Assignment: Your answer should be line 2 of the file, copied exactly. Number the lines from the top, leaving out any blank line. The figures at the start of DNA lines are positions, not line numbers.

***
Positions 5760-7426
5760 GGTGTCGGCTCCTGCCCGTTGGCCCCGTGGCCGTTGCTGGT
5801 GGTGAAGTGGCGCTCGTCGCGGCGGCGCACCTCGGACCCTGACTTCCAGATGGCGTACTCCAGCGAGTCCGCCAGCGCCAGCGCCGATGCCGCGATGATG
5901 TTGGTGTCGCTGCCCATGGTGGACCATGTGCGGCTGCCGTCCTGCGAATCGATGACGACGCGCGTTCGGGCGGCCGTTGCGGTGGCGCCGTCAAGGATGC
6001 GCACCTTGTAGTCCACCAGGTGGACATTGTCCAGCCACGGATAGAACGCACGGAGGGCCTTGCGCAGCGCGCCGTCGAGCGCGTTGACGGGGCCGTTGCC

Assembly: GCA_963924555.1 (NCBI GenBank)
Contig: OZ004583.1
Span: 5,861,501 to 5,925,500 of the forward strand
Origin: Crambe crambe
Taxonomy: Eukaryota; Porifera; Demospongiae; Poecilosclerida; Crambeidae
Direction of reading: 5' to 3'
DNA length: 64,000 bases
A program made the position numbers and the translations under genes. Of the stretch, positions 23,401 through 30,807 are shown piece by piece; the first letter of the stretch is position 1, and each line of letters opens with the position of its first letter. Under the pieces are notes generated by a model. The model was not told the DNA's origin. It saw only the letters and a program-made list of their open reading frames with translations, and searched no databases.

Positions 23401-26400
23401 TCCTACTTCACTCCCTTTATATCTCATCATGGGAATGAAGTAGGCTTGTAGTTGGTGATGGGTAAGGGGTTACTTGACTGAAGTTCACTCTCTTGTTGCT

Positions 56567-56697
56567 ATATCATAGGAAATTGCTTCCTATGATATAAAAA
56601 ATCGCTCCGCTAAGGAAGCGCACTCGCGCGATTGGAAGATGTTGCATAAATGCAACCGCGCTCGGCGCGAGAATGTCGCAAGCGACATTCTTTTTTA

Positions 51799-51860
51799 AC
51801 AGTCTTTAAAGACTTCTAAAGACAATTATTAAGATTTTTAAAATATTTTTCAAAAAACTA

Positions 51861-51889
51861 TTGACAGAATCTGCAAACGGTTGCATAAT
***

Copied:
5760 GGTGTCGGCTCCTGCCCGTTGGCCCCGTGGCCGTTGCTGGT